On Saturday, March 17th, Nazi killer John Demjanjuk died at age 91. For the last 35 years courts all over the world debated if he was the notoriously brutal guard "Ivan the Terrible" at the Treblinka extermination camp.
That was the first accusation against him, which led to him being extradited from the U.S. to Israel in the 1980s. He was tried, convicted, and sentenced to death – only to have the Israeli Supreme Court unanimously overturn the verdict and return him to the U.S. after it received evidence that another Ukrainian, not Demjanjuk, was that Nazi guard.
Despite the overruling of the Israeli Supreme court, the Israeli judge Dalia Dorner, who sat on the Jerusalem District Court panel that convicted John Demjanjuk of war crimes and crimes against humanity in 1988, is still convinced the verdict was just.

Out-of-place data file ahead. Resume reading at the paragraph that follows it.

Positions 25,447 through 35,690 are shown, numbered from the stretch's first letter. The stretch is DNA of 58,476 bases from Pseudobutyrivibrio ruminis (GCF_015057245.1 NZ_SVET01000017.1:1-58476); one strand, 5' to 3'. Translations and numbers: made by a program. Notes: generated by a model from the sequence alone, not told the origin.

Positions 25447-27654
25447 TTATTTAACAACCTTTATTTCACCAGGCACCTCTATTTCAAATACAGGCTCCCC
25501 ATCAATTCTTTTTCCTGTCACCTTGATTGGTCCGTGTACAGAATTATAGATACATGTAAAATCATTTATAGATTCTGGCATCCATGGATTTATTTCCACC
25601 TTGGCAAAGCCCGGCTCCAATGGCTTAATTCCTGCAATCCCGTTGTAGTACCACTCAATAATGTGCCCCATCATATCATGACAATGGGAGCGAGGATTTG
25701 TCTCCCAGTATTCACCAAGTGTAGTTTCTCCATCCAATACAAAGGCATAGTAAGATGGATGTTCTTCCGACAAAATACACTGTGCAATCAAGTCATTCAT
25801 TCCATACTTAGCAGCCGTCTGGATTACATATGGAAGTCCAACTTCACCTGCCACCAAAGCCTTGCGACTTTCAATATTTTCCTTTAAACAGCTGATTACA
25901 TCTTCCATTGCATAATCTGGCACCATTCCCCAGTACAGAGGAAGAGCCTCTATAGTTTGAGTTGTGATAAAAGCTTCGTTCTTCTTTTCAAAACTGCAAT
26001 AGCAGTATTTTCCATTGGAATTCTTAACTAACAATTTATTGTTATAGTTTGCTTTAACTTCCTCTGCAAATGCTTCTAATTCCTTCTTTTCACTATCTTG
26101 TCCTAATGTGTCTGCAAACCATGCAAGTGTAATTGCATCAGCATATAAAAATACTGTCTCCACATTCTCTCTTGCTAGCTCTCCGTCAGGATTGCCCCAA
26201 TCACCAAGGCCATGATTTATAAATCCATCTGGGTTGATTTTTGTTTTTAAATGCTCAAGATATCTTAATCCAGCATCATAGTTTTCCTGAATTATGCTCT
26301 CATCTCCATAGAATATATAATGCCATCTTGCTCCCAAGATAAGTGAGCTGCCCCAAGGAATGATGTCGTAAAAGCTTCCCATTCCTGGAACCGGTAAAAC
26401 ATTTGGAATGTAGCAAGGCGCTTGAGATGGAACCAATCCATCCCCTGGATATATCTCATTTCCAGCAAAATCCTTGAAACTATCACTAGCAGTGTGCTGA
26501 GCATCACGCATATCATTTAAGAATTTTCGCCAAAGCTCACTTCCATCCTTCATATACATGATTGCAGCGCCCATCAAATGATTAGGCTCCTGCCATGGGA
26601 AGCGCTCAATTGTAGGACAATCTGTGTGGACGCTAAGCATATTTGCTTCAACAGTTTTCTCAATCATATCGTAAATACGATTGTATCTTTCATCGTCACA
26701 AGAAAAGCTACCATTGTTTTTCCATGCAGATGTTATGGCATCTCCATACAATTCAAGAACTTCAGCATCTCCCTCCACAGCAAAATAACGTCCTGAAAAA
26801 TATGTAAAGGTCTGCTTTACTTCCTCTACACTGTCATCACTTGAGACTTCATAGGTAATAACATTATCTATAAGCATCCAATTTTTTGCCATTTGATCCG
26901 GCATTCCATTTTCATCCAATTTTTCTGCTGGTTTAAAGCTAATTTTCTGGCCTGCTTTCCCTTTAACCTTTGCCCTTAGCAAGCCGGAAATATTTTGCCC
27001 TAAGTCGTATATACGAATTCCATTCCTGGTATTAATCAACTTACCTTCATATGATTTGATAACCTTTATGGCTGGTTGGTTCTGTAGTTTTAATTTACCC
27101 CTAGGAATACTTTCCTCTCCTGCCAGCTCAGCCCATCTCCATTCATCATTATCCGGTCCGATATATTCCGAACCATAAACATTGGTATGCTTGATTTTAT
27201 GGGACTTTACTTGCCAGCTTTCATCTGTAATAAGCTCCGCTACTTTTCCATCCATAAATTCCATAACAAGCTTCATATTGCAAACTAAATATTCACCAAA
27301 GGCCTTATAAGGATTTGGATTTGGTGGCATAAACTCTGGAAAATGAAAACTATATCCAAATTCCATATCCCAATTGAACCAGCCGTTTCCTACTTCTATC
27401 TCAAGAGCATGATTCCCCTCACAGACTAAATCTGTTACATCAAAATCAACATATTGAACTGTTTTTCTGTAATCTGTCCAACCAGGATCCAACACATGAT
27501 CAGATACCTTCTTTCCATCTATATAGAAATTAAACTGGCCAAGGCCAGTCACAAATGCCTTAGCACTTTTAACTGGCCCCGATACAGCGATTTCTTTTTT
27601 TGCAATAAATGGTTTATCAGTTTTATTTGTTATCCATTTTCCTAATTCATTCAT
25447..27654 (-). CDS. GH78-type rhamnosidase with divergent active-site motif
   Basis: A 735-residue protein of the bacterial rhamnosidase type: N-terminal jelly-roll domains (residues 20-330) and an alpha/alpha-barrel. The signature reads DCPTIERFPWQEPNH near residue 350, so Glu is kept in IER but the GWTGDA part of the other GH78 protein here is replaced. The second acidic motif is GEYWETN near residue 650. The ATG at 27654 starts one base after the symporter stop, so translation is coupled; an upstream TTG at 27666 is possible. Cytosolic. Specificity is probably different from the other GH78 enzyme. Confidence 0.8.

"I believe without a shadow of a doubt that he was 'Ivan the Terrible," she says "But I still support the Supreme Court verdict that ruled he could not be convicted due to reasonable doubt."
Eventually Demjanjuk was convicted in a Munich court on May 2011 of helping to kill the Jews at the Sobibor death camp in Nazi-occupied Poland. He was sentenced to five years in prison but freed because of his age.
No justice can be done to justify what happened in the Holocaust. Even today, anti Semitism is alive and well - from Iran that threatens to wipe Israel off the map, to campuses across the world celebrating Israel Apartheid Week without any factual basis.
Germany is still battling the Nazis - just this weekend 46 neo-nazis were captured with Germany's police hunting down at least a hundred more.
I guess our answer to all that hate is to remember the Holocaust and never forget and to keep Israel stronger than ever so that it will never happen again.